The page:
I realize that many members of the community may think it is too soon to raise these criticisms. Unfortunately, after seven years at this institution I have learned to expect nothing but empty words from the administration. Perhaps you can prove me wrong. Perhaps you can show me and the UCSD community that there was a deeper substance behind your words in the recent interview. Then, I would be the first to admit that I was “lost in translation.” Prove me wrong, and I’d be happy to sit down there with you and the people. We could talk, listen, and imagine new ways of opening the doors of the university to everybody in the state of California, regardless of class, race, gender, or ethnicity and honor the heritage of the California Master Plan. If this sounds too much like fiction to you, then I guess I will see you at the next protest in the Chancellor Office Complex, or at the next building reclamation, or wherever there are good people opposing the full privatization of the UC system.

 

Luis Martín-Cabrera

 

[1] Debt and Taxes: Can the Financial Industry Save Public Universities? Privatization Is Now the Problem—Not the Solution

 

 

[2] See complete proposal http://keepcaliforniaspromise.org/2066/restore2011-12

 

Undergraduate Experience Survey

In Uncategorized on April 20, 2012 at 3:15 am

Hey Everyone!
You should all take the Undergraduate Experience Survey!
You get in a drawing for iPads and stuff!
here’s the link: http://ucues.ucsd.edu/

At the very end, when they ask for any more comments, please copy and paste this information:
DEMAND 1: CLICS BE REOPENED IMMEDIATELY

DEMAND 2: PERMANENT FUNDING FOR THE CRITICAL GENDER STUDIES PROGRAM AND EXPANSION OF SUPPORT FOR CURRENTLY UNDERFUNDED
DEPARTMENTS, INCLUDING THOUGH BY NO MEANS LIMITED TO, ETHNIC STUDIES, LITERATURE, VISUAL ARTS, AND HISTORY.

DEMAND 3: WE DEMAND OASIS CONTINUOUSLY RECEIVE MANDATED, PERMANENT, BUDGET-CRISIS FREE FUNDING FROM THE UNIVERSITY SINCE OASIS IS A FORCE ON CAMPUS AT THE FOREFRONT OF RETAINING STUDENTS.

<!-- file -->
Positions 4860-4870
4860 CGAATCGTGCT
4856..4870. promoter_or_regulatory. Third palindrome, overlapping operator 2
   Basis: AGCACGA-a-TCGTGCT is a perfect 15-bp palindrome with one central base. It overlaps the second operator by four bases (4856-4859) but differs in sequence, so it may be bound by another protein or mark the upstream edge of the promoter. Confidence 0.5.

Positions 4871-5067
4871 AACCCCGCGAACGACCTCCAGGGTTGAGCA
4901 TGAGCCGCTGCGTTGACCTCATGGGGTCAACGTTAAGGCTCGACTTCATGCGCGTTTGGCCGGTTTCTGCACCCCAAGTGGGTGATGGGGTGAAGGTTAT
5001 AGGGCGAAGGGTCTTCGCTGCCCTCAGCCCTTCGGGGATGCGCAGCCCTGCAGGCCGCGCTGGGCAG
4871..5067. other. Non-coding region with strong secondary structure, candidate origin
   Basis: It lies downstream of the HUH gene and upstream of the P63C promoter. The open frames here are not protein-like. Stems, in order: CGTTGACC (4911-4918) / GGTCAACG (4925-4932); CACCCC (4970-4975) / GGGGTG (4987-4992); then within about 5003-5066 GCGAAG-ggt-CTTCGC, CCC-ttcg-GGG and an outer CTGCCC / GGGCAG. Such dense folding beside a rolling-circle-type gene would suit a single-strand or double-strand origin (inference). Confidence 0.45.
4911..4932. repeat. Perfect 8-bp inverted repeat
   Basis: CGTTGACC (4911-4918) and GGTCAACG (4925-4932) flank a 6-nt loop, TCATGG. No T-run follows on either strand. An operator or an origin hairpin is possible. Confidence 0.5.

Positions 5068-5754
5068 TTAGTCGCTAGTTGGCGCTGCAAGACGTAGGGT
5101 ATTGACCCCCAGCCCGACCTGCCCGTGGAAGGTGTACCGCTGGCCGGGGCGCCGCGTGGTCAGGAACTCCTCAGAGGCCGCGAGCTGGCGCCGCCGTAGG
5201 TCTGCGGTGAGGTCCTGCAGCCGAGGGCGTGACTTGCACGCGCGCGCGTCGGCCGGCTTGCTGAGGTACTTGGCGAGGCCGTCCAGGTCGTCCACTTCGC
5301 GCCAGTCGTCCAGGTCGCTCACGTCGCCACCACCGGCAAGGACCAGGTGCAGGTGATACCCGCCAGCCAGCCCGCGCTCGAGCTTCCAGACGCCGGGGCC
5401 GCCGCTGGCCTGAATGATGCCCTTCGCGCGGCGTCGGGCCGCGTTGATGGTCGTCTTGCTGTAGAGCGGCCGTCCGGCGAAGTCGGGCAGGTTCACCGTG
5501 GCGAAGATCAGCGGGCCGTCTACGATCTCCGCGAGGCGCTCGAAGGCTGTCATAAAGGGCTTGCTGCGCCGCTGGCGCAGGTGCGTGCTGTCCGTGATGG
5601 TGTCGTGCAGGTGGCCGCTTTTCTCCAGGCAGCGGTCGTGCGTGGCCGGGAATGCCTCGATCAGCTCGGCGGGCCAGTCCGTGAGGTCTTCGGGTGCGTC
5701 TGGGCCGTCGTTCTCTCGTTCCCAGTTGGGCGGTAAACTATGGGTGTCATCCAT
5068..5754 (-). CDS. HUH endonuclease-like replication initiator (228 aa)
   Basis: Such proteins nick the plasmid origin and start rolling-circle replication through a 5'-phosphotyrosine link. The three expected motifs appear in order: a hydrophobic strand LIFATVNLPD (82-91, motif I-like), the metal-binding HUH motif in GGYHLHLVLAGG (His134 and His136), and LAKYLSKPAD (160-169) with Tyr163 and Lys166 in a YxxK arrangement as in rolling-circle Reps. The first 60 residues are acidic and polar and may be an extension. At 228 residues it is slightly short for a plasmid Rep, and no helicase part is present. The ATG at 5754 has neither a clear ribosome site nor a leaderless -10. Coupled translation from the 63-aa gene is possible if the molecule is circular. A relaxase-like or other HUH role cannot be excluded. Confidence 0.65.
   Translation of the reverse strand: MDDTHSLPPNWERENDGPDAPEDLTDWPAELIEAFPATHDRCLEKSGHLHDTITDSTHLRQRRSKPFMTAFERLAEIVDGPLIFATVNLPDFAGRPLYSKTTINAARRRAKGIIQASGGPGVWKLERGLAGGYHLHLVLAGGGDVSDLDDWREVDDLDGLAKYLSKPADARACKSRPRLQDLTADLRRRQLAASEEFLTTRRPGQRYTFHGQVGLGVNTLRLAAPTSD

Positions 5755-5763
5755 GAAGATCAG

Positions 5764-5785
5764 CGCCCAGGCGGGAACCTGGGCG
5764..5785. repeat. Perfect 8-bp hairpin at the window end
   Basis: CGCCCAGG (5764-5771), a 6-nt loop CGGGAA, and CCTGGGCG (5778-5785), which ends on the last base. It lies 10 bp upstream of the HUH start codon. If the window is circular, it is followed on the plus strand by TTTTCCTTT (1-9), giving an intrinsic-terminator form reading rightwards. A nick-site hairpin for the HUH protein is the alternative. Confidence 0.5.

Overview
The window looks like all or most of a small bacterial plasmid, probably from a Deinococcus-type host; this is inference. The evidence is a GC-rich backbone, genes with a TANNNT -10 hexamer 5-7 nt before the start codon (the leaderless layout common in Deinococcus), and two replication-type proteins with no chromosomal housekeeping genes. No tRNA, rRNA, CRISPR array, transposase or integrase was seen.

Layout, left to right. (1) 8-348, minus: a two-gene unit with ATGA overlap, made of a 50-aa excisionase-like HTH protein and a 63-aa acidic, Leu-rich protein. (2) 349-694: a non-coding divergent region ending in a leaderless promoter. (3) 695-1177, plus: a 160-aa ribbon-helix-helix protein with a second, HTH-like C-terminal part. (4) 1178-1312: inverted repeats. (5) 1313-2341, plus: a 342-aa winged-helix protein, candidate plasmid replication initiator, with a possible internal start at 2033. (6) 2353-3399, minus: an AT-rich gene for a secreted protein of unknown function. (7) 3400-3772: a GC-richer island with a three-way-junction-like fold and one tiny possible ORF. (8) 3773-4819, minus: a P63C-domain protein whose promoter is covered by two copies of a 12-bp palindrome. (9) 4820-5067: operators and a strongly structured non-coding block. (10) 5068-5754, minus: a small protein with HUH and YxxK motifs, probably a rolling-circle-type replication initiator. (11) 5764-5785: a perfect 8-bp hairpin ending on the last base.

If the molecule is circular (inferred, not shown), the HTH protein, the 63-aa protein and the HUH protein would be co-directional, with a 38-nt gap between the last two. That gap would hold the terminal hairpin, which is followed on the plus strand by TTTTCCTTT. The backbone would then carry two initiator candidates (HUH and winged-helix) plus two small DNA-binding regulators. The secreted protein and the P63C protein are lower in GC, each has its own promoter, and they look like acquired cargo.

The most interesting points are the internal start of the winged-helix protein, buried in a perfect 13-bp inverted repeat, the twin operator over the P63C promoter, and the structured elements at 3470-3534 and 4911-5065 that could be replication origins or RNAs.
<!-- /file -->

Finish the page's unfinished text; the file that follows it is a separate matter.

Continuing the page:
DEMAND 4: FULL FUNDING AND IMPLEMENTATION OF THE DEMANDS OF THE BLACK STUDENT UNION SIGNED IN MARCH 2010

DEMAND 5: FUNDING FOR STUDENT RESOURCES

DEMAND 6: WORKERS’ WAGES, BENEFITS, AND PENSIONS

DEMAND 7: ESTABLISH AN ISLAMIC STUDIES MINOR.

also, in the section asking if I had additional comments about how the cost of my education is affecting me, I wrote:

I believe that the privatization of the University is a despicable trend that must be actively fought against at the University administrative level. It is appalling to know that management outnumbers faculty on this campus – that is not what we, the STUDENTS, should be paying for.
It is appalling to know that the Regents and their lackeys, the Chancellors, are willing to put the burden of debt on students when opportunities and earning-power continues to decrease, and student debt continues to balloon (past credit card debt, even).
The students of this campus have tried time and time again this year to entire into dialogue with the administration – even resorting to camping in your Conference Room for two weeks. We have some of the best-articulated demands this campus has seen in the past decade (other than the demands of the BSU from 2010, which still have not been implemented yet).
Instead of listening to us when we take over libraries and demand dialogue, what do you do?
YOU LIE TO THE WORKERS YOU HIRED AND CALLOUSLY FIRE THEM, DECEIVE AND TRICK US, AND REFUSE TO LET US TAKE PART IN THE DEMOCRATIC PROCESS.
Chancellor Fox, you are a pathetic pawn for the interests of the Regents. Don’t you dare point to any of the activism done here and co-opt it into “letting students express their free voice”.
Suresh Subramani, Penny Rue, Gary Ratcliff, Gary Matthews, Barbara Sawrey, and every other administrator that has pretended to listen to the students, or advertised to incoming freshman that you are “here to listen” – know that the students are becoming more and more aware of your insidious ways. You may think that you can continue to put more money in your pockets, and close libraries, and create more Campus Climate committees where all the dirty laundry can be shoved behind closed doors, but the times are changing. The Public Education Coalition is not going anywhere. We will continue to be a hornet’s nest in your house of cards. We will not leave you alone until the University is restored to its original purpose.